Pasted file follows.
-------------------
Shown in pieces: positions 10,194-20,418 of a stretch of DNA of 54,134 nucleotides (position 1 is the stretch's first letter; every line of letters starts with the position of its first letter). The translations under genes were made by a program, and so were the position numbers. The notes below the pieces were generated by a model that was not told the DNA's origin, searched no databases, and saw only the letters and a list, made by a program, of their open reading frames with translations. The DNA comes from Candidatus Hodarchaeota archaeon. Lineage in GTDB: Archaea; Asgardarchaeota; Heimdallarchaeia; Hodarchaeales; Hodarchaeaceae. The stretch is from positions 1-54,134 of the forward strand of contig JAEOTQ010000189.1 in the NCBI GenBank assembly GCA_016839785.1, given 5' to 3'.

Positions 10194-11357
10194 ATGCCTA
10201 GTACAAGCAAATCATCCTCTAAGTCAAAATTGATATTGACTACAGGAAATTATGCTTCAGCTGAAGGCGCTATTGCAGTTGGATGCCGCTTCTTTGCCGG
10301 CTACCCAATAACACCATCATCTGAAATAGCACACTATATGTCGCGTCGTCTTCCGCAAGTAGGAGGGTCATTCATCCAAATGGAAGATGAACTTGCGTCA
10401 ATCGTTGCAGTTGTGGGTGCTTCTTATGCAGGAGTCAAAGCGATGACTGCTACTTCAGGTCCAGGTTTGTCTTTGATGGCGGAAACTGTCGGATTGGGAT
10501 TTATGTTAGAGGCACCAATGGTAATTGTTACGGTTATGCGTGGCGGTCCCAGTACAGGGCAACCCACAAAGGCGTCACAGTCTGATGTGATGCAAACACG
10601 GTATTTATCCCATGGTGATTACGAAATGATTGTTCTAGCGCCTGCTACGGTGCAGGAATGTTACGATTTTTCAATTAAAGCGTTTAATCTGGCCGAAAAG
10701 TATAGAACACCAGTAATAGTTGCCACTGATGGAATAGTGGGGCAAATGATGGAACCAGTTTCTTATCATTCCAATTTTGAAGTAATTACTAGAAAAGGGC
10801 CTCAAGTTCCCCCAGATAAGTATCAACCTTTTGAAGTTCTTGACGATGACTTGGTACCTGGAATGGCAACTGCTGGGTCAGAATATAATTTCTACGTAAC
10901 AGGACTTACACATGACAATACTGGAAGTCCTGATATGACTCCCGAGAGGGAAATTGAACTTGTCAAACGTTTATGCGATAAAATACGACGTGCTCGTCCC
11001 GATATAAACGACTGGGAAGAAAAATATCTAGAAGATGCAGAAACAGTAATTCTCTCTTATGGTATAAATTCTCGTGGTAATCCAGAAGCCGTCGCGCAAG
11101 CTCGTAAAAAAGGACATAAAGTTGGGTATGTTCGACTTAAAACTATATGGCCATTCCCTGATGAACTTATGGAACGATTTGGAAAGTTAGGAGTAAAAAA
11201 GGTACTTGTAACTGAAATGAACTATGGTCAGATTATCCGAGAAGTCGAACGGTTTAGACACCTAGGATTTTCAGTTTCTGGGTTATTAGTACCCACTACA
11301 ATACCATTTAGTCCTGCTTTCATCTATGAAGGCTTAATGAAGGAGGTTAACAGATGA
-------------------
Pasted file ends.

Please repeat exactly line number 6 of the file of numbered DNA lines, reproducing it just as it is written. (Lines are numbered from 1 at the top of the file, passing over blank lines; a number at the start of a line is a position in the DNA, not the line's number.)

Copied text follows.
10401 ATCGTTGCAGTTGTGGGTGCTTCTTATGCAGGAGTCAAAGCGATGACTGCTACTTCAGGTCCAGGTTTGTCTTTGATGGCGGAAACTGTCGGATTGGGAT